Having become one of the most popular house plants, often because of their purported ease to care for, there’s another reason to appreciate these funky plants. In contrast to their globular shapes and spikey flesh, cactus flowers display an unparalleled beauty. Beyond the aesthetic appeal, cactus flowers also provide necessary food for hummingbirds, bats, bees, and other pollinators. While cacti have spread in horticultural popularity around the globe, they are native to the New World.
What Are Cactus Flowers?
Cacti all fall under the succulent category, but not all succulents are technically cacti. To be a cactus, the plant must develop a particular type of flower including the:
- Many interwoven tepals (includes both petals and sepals)
- Hundreds of stamens (the male part of the flower)
- Multiple lobes on the stigma (the female part of the flower)
If a plant lacks such a flower, it cannot be a cactus. Additionally, cacti are delineated from other succulents by the presence of areoles, which are small bumps along the stem where the spines grow. Often mistaken for cacti, aloes, euphorbs, and agaves fall under different plant families. Here we’ll take a closer look at some of the cactus species that produce the most beautiful cactus flowers.
Subtle and Surprising: Gymnocalycium
Though an intimidating word, Gymnocalycium is a genus of cacti that often don’t have common names, so we’ll stick with the laborious Latin. The most commonly recognizable plant in the genus is the moon cactus, which is notable for its ability to grow without chlorophyll, and when grafted to another cactus, become a brightly colored cactus hat. But as far as remarkable flowers go, the G. anisitsii has all its cousins beat.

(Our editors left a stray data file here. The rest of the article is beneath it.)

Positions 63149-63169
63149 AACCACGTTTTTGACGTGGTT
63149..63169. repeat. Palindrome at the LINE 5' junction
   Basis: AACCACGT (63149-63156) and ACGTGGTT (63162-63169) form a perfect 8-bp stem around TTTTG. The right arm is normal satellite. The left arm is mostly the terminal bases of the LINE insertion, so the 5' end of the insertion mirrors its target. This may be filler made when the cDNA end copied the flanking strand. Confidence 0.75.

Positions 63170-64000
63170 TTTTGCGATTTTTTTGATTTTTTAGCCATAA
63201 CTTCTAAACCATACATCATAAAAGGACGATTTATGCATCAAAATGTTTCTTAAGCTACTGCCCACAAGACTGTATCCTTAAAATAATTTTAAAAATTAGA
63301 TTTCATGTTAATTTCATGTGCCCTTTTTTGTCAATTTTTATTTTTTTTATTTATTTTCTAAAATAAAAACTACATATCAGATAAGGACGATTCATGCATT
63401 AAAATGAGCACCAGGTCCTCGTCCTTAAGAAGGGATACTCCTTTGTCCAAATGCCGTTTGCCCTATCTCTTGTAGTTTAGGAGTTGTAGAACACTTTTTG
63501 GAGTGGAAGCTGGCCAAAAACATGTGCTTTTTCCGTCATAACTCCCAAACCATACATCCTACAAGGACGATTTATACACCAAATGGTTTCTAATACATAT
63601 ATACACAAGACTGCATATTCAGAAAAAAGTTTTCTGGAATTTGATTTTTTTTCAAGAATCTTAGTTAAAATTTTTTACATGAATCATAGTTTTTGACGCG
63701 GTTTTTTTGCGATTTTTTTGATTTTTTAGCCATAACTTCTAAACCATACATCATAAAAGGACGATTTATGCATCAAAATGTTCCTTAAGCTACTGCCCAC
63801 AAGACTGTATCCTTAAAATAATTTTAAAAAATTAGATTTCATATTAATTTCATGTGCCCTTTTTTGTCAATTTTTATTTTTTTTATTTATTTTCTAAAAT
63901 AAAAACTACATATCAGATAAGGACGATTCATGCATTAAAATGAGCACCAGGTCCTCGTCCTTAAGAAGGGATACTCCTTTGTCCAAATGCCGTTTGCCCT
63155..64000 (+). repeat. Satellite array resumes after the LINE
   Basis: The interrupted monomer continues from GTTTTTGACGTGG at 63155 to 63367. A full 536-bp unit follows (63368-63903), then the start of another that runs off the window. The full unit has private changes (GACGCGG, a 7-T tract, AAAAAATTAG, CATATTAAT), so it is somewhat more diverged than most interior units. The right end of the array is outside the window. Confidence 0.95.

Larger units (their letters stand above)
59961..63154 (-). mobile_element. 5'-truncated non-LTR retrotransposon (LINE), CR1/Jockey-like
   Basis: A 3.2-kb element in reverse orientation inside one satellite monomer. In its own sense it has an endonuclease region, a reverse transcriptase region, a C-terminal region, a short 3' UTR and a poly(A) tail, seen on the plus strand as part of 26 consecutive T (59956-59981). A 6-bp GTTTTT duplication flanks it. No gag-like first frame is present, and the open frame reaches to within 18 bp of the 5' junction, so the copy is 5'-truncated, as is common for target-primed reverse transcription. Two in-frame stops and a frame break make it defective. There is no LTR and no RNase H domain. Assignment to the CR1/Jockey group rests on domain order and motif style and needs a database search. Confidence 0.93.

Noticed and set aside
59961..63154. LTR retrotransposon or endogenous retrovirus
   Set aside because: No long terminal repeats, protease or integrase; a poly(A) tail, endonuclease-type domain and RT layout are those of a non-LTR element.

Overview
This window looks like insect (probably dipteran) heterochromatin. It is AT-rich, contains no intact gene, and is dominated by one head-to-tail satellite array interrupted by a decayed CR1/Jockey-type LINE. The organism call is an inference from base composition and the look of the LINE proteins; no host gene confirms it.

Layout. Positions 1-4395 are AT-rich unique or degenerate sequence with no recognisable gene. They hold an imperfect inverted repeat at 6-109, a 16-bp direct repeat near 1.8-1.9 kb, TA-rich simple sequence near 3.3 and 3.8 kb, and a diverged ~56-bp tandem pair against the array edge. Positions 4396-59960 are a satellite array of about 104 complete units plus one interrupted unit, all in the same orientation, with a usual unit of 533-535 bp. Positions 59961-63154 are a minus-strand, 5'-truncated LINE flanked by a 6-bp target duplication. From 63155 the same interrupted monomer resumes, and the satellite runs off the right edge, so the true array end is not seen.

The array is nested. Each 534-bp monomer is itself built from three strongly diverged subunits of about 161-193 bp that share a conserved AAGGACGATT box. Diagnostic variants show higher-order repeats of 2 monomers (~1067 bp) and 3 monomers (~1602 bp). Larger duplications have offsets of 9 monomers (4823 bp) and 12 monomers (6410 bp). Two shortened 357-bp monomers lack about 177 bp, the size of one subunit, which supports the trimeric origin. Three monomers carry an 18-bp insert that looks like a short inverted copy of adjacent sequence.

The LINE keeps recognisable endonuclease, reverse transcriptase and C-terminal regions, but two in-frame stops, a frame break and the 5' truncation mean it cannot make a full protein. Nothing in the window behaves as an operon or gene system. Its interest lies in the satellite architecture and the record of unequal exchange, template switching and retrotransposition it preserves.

Native to the Tucavaca Valley in Bolivia, G. anisitsii sports a few unique growth patterns. Usually, cacti are thought to be a sun-loving bunch, and many are (think the blazing deserts of southern Arizona). The G. anisitsii, however, prefers more shady areas, and will even find its home nestled under the cover of shrubs. When it’s not flowering, G. anisitsii isn’t much to see. Its low, lumpy base is a muddled mixture of olive to brownish purple, with less than impressive spines that don’t do much for protection.
Lucky for the cactus lovers of the world, this species rarely has a moment when it’s not flowering! It’s even known for flowering when it’s very young, sometimes producing flowers when only 1.5 cm in diameter. With petals that are delicate and pink, the cactus flowers of the G. anisitsii trumpet out from the base into a firework of petals. They remind many of lilies.
The Most Hipster Cactus Flower: The Fishhook Cactus
A classic of the American Southwest, the Fishhook Cactus (Mammillaria dioica) is charming as can be! With rotund, barrel-shaped forms, this cactus loves to live in gravelly washes in Arizona and Northern Mexico. The cactus is named for the shape of its spines – instead of coming to a straight point, they curl back at the end like a fishhook.
While these charismatic cacti usually grow to be a couple of feet tall and a couple of feet in diameter, they can reach heights up to eight feet and be four feet around. That’s a chunky cactus! But it’s no surprise they have time to reach these mammoth sizes. Fishhook barrel cacti are some of the longer-lived species of cacti, with lifespans of up to 100 years. As they grow taller, they often lean toward the sun (a phenomenon called phototropism), and many of these cacti end up growing to the Southwest, giving them the appropriate nickname “Compass Cactus.” They sometimes lean far enough to uproot themselves.
While there are plenty of reasons to love the Fishhook Cactus, the flowers are the real sell. From rich reds to creamy pinks, the flowers even come with striated petals. But the fishhook cactus stands out with its flower crown. Though each cactus flower is individually small, they bloom in a circle around the top of the cactus, putting all the Coachella attendees to shame.